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Corpse flower
Photograph: Rhododendrites on Wikimedia

The smelly corpse flower is about to bloom at the New York Botanical Garden

The Amorphophallus titanum is known as the "corpse flower" because of its horrific smell.

Anna Rahmanan
Written by
Anna Rahmanan

A nasty rotting smell is about to permeate the New York Botanical Garden’s Haupt Conservatory’s Aquatic House!

The NYBG has just announced that it is expecting its Amorphophallus titanum, known as the “corpse flower” given its horrific smell, to bloom in the next week or so.

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Although there's no way to know exactly when the exciting happening will take place, you can actually tune into the garden's live camera feed right here to monitor the current status of affairs. 

Considering that the bloom life cycle of the flower lasts a pretty short 36 hours, you might want to really keep an eye on that feed and dash to the garden as soon as you notice some movement. There’s nothing like experiencing that rancid smell in person, after all.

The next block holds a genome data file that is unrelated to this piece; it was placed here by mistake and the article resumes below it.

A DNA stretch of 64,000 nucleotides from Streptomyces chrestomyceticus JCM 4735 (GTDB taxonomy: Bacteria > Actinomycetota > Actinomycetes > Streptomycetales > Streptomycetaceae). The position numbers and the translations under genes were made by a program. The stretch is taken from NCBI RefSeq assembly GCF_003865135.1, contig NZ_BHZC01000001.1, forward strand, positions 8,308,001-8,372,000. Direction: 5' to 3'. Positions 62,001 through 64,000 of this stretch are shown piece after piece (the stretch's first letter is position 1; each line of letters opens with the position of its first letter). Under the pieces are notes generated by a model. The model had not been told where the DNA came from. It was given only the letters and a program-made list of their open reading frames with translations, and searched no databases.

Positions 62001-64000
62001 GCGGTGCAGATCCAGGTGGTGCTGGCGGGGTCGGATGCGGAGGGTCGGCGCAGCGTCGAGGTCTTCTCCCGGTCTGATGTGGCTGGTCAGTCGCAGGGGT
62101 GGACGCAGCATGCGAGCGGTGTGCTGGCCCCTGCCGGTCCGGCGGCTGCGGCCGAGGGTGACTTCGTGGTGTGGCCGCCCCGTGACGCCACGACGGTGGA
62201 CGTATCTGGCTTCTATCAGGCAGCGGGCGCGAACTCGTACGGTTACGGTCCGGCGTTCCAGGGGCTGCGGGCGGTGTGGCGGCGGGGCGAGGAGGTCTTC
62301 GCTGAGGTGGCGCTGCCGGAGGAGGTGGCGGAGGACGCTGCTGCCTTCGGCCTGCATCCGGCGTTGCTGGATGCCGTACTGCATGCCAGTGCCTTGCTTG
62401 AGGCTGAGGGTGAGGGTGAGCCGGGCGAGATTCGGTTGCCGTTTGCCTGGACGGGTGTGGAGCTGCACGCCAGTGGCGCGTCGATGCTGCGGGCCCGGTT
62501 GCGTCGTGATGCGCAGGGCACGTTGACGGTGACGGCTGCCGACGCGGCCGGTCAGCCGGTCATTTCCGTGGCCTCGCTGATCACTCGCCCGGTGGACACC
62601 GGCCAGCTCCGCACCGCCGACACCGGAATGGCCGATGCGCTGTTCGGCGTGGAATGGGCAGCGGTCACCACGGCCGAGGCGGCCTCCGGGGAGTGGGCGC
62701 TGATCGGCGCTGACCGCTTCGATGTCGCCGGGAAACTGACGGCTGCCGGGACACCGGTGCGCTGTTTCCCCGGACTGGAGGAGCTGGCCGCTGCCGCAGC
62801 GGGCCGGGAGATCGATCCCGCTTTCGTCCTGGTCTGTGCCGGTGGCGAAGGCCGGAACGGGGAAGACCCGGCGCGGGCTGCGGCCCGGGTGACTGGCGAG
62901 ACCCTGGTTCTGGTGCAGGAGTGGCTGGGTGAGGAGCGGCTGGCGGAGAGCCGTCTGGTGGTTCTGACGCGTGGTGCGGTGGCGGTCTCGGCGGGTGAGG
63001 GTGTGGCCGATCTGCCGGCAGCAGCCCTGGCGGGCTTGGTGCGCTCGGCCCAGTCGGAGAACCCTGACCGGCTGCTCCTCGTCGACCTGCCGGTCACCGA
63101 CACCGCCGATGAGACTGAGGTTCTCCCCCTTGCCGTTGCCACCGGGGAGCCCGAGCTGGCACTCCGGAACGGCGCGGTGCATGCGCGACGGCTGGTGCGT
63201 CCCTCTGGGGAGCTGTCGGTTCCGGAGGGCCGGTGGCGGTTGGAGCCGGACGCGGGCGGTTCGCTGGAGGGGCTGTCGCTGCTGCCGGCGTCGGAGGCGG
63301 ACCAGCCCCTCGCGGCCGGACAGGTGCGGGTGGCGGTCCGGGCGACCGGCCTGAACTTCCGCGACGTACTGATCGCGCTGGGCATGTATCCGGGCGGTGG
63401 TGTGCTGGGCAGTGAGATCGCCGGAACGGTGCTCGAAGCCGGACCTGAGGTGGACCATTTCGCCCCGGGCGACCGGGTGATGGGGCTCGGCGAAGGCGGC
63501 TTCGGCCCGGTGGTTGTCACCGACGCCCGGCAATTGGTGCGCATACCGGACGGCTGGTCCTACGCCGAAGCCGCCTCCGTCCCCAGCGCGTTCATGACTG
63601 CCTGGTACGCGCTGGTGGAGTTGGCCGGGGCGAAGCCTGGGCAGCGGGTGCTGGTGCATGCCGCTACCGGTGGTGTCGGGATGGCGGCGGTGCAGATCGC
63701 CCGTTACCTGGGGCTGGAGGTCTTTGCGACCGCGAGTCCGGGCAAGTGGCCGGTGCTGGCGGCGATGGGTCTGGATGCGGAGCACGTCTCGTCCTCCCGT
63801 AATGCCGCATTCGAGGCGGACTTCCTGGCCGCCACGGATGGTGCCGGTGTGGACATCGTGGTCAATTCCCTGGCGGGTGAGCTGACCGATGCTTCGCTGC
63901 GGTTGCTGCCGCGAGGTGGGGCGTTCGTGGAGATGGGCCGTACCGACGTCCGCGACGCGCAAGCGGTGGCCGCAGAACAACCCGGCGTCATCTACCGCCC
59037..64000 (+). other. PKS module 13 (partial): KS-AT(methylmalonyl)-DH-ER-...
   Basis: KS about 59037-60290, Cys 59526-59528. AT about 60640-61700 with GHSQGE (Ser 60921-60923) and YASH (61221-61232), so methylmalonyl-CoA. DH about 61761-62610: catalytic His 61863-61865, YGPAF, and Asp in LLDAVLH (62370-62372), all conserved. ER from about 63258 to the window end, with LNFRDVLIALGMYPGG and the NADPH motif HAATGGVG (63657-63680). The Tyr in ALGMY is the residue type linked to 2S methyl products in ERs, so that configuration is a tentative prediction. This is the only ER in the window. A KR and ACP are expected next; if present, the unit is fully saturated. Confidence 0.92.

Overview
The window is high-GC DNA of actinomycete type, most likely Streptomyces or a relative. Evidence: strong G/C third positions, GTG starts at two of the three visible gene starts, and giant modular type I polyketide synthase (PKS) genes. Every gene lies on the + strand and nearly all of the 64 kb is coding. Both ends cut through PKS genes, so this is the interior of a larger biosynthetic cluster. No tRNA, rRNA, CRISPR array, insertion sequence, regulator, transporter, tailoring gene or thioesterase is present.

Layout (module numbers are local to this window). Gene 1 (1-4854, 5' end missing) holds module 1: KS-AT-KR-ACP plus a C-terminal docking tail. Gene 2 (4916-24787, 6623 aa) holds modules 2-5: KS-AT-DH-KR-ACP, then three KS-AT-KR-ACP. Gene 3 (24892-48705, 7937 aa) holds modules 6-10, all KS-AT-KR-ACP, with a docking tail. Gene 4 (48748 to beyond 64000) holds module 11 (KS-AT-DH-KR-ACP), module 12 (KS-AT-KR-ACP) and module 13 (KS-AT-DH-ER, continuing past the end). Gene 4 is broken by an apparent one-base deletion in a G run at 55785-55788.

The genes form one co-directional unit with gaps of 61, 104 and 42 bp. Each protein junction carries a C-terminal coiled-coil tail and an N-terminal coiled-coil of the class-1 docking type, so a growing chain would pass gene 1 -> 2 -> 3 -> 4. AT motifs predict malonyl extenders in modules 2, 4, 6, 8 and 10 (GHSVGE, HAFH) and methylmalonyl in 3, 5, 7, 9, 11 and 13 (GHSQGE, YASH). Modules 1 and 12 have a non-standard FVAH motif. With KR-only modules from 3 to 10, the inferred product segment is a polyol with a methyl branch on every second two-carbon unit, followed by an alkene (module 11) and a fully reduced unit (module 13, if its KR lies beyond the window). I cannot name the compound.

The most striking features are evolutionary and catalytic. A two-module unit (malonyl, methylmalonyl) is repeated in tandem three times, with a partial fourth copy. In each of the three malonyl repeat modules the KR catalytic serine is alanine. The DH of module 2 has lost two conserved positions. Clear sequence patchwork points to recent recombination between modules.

The last time an Amorphophallus titanum bloomed at (NYBG) was in 2021. The garden reports that the event attracted thousands upon thousands of visitors—and for good reason: according to experts, it can take up to 10 years for the flower to begin its bloom cycle.

The plant, which is native to the island of Sumatra in Indonesia, has a powerful stench similar to that of rotting meat,” according to NYBG. The smell is actually meant to attract insect pollinators that feed on dead animals. The color of the flower, a deep red, is also meant to achieve the same goal.

A bit more about the odd but oh-so-interesting flower: boasting the largest unbranched flower structure in the plant world, the Amorphophallus titanum features a central spike called spadix that “bears small flowers in rings around its base.” That spadix, wrapped in a leaf called a spathe, can grow up to 12 feet tall. When ready to bloom, the spathe opens up to showcase interior flowers. The whole process takes seven years or more to unravel. This specific flower is actually 12 years old!

We suggest you secure yourself an all-access pass to the garden right now, so that you could easily gain entry into the conservatory when the time is right. 

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